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What All Endocrinologists Should Know about Cushing disease

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Enhanced awareness of the broad range of presentations can help shorten time to diagnosis.

By Lewis Blevins, MD

A rare endocrine disorder, Cushing syndrome results in a variety of symptoms and physical abnormalities that manifest due to excessive amounts of cortisol or hypercortisolism. This steroid hormone is essential for regulating the metabolism of glucose and modulating stress response. Too much cortisol can result in complications such as osteoporosis, hypertension, type 2 diabetes, frequent or unusual infections, and a loss of muscle mass and strength. Cushing syndrome most commonly affects adults between the ages of 25 to 40 and can have both endogenous and exogenous causes.

Cushing disease, first described by Harvey Cushing, MD, in 1932, is responsible for about 70% of all endogenous Cushing syndrome.2 It is due to excess adrenocorticotropin hormone (ACTH) produced by a benign pituitary tumor that in turn causes the adrenal glands to make excess cortisol. In the United States, the incidence of pituitary ACTH-dependent Cushing disease is 6.2 to 7.6 per million person-years.

Early diagnosis is crucial to minimize complications. Yet because the signs and symptoms of Cushing syndrome overlap with common conditions like metabolic syndrome, obesity, osteoporosis, and depression, it can take years for patients to receive the correct diagnosis. According to a recent meta-analysis, people with Cushing syndrome wait a mean of 34 months (range 30-38 months) before receiving a definite diagnosis.4 The report found that waiting time largely depends on the specific disease subtype: those with pituitary ACTH-dependent Cushing disease have the longest mean wait to diagnosis—38 months (range 33-43 months). Patients with ectopic Cushing syndrome have a mean waiting time of 14 months (range 11-17 months) according to the study.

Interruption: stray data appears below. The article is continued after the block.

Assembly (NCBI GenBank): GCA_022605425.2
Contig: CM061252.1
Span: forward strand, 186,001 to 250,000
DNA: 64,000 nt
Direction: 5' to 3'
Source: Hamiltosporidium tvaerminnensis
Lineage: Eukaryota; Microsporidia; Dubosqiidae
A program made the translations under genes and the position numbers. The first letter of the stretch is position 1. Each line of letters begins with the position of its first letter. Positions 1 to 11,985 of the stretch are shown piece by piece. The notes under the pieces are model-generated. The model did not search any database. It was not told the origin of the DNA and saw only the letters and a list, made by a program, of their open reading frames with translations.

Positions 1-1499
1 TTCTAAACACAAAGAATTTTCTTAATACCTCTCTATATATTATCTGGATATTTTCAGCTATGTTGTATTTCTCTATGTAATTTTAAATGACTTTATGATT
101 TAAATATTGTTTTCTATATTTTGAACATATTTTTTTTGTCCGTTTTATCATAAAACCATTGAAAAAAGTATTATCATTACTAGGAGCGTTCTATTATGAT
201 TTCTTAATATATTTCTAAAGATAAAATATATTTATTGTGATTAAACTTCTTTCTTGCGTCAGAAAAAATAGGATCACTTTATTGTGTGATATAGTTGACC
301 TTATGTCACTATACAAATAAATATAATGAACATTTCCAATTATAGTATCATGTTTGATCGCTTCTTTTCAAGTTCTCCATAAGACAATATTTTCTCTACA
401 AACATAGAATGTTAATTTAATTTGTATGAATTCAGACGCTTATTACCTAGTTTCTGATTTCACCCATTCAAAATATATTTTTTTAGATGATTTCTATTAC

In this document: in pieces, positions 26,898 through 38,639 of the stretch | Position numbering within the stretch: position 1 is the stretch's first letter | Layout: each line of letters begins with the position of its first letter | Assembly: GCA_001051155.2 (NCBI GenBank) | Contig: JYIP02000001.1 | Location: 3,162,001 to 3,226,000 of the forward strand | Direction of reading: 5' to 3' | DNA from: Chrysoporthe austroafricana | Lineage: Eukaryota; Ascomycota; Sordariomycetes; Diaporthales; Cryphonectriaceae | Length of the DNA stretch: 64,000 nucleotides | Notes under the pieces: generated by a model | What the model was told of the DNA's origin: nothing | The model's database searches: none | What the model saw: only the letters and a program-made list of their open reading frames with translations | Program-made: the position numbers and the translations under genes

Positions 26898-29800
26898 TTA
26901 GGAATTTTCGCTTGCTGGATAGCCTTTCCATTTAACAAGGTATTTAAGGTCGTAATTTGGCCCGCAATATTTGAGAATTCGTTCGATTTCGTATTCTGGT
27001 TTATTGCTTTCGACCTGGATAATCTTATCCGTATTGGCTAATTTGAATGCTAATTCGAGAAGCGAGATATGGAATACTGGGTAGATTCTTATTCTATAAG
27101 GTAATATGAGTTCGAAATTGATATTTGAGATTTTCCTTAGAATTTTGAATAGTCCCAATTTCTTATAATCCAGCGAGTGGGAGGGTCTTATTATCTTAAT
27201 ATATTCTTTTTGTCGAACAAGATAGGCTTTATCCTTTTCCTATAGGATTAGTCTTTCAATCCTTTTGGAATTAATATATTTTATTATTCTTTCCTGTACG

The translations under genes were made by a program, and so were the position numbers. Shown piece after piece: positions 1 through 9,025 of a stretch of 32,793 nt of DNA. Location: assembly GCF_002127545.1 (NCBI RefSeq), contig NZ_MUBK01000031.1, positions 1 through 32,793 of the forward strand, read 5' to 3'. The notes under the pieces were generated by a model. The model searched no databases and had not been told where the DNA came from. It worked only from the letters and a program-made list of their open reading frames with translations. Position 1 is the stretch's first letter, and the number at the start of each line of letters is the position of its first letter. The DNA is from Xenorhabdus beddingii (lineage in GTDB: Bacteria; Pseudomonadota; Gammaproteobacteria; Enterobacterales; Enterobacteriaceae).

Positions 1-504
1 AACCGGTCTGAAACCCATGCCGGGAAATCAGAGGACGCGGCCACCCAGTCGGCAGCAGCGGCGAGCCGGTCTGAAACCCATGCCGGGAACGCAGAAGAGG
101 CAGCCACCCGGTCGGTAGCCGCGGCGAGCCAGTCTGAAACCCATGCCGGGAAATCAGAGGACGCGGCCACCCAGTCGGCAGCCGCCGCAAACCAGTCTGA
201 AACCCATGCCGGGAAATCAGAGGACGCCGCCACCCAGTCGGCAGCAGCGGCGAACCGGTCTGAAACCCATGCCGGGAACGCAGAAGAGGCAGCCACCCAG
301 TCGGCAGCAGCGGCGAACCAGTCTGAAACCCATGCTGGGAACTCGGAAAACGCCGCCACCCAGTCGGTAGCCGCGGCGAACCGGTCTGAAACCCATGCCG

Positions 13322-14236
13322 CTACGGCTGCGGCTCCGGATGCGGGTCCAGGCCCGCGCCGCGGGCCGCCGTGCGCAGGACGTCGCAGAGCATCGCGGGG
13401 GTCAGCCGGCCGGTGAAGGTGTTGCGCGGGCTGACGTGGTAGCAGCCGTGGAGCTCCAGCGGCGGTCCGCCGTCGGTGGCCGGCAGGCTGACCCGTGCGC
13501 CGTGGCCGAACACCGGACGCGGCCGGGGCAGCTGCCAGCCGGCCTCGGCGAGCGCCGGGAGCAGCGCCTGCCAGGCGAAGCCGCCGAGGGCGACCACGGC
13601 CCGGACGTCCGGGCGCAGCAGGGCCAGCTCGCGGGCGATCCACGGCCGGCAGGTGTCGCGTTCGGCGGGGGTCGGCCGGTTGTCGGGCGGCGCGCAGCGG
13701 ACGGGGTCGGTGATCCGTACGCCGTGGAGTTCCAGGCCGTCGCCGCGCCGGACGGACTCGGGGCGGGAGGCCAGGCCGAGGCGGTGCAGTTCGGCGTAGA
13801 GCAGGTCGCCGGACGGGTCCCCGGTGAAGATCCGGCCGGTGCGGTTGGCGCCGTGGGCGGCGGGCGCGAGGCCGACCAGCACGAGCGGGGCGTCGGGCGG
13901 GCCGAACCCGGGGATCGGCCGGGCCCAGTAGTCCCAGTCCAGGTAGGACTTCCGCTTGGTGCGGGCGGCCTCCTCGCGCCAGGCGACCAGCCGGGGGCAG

The duration of hypercortisolism is the main factor for determining the degree of morbidity and mortality, making it crucial to establish the diagnosis as early as possible.5 It is not unusual to see patients suffer for as many as 5 years before diagnosis. Here are three factors that endocrinologists can keep in mind to help identify and treat patients with Cushing disease sooner, thereby improving outcomes and quality of life.

1Many patients do not have a textbook presentation of Cushing disease.If physicians are only looking for the classic clinical features, they will miss patients with milder forms of the disease. Most patients present with one or more components of Cushing; not necessarily all of them. A patient may only have osteoporosis, diabetes, or hypertension plus obesity, for example, but lack other classic features like proximal muscle weakness, easy bruising, thinning of the skin, etc.

Most of the patients I see who are hypercortisolemic do not have the full syndrome. Endocrinologists should be aware of patients presenting with milder forms of the disease who have subtle features and not focus solely on those with overt or classic Cushing syndrome. About 5% of patients with newly diagnosed type 2 diabetes will have hypercortisolism.6 Physicians may see a patient with diabetes and treat only that disorder without considering the possibility of there being a hormonal cause.

This means endocrinologists must be looking for Cushing’s syndrome more broadly. The obvious patients are those who have severe, long-term undiagnosed hypercortisolism or those with shorter-term explosive hypercortisolism. Patients often present with non-classical forms of hypercortisolism that should be diagnosed earlier.

An increasing number of patients with hypercortisolism due to adrenal diseases have been recognized over the past couple of decades as a result of intensive evaluation of patients with incidentally detected adrenocortical adenomas.